Breast Cancer Therapy Effective in Treating Ewing Sarcoma Tumors

Combination therapy eliminates tumors in more than 70% of mice.

Combination therapy eliminates tumors in more than 70% of mice.

A combination therapy including an experimental group of breast cancer drugs was found to be highly effective in reducing Ewing sarcoma tumors, according to a recent study.

Published in the November 6, 2014 edition of the scientific journal Cell Reports, researchers evaluated a pair of chemotherapy drugs that treat Ewing sarcoma with experimental poly-ADP ribose polymerase (PARP) inhibitors, which interfere with DNA repair.

PARP inhibitors are currently in clinical trials for the treatment of certain types of breast cancer, ovarian cancer, and other solid tumors.

"During the past 20 years there has been no significant improvement in the cure rate for Ewing sarcoma, and survival is just 15 to 20% for patients whose disease has spread or comes back after treatment," co-corresponding author Michael Dyer, PhD, said in a press release.

As part of the study, researchers evaluated how a defect in the DNA damage repair of Ewing sarcoma cells could be exploited through the combination of DNA-damaging chemotherapy with a PARP inhibitor, which interferes with the activity of an enzyme vital to DNA repair.

In a series of experiments on mice, researchers found that PARP inhibitors work in synergy with the chemotherapy drugs irinotecan and temozolomide to kill Ewing sarcoma tumors. As part of the study, 275 mice were divided into 15 treatment groups using different combinations and doses of irinotecan, temozolomide, and 3 PARP inhibitors that are in development for the treatment of pediatric cancer.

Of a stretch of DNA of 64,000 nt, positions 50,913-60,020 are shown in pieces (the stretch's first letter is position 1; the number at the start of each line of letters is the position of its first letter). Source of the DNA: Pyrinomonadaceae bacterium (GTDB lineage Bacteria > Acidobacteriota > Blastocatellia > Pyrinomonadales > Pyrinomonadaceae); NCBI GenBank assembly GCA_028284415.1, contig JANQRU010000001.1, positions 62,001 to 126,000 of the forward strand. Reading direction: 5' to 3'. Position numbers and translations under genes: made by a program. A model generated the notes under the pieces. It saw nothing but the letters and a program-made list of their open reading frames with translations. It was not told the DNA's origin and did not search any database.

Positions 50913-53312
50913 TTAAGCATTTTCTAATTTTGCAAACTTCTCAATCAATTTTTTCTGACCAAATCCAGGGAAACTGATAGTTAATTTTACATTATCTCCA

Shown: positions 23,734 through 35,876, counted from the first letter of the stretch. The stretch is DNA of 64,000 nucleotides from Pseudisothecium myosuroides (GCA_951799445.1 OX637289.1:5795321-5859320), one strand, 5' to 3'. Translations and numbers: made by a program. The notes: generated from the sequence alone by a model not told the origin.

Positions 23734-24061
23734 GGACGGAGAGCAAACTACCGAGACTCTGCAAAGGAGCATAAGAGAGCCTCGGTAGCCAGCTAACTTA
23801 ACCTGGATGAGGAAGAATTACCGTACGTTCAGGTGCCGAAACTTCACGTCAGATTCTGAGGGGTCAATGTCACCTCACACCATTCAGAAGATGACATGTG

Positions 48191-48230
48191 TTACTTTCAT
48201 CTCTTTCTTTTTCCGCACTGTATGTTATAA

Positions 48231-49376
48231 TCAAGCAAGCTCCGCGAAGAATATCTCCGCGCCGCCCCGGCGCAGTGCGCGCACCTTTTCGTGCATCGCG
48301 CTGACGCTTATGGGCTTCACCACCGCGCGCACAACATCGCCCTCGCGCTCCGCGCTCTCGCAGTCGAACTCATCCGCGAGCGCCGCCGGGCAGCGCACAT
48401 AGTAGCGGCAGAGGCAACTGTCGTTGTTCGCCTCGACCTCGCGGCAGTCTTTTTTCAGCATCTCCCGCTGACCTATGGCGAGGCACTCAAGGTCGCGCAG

The Ewing sarcoma tumors disappeared and did not return for more than 4 months in 71% of mice treated with of irinotecan, temozolomide, and the PARP inhibitor olaparib. Even better results were achieved with the combination of irinotecan, temozolomide, and the PARP inhibitor talazoparib, which led to complete remission in 88% of the 16 mice who received the combination.

"Our preclinical results suggest Ewing sarcoma is particularly sensitive to this combination therapy, a possible indication that the tumor's DNA repair defect provides us with a much needed advantage to knock out tumor cells," corresponding author Anang Shelat, PhD, said in a press release. "There is some evidence that this type of defect is present in other pediatric tumors, and we are actively investigating drug sensitivity in those cancers."

The 3-drug combination therapy is expected to begin clinical trials for adolescents and young adults with Ewing sarcoma whose tumors were not treated effectively by standard therapy or returned after treatment.